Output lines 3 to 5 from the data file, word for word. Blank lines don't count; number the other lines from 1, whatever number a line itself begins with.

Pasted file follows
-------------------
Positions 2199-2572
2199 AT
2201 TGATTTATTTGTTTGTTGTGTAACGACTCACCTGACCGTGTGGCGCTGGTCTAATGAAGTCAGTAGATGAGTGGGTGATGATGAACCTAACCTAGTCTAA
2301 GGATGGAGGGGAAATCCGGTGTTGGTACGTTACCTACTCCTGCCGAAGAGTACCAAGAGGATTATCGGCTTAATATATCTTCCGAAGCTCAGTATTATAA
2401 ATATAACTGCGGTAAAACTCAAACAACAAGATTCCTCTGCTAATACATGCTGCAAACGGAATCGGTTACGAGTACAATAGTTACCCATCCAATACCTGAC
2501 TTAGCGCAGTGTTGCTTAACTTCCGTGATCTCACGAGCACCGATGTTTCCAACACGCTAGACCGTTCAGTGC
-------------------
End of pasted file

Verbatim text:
2201 TGATTTATTTGTTTGTTGTGTAACGACTCACCTGACCGTGTGGCGCTGGTCTAATGAAGTCAGTAGATGAGTGGGTGATGATGAACCTAACCTAGTCTAA
2301 GGATGGAGGGGAAATCCGGTGTTGGTACGTTACCTACTCCTGCCGAAGAGTACCAAGAGGATTATCGGCTTAATATATCTTCCGAAGCTCAGTATTATAA
2401 ATATAACTGCGGTAAAACTCAAACAACAAGATTCCTCTGCTAATACATGCTGCAAACGGAATCGGTTACGAGTACAATAGTTACCCATCCAATACCTGAC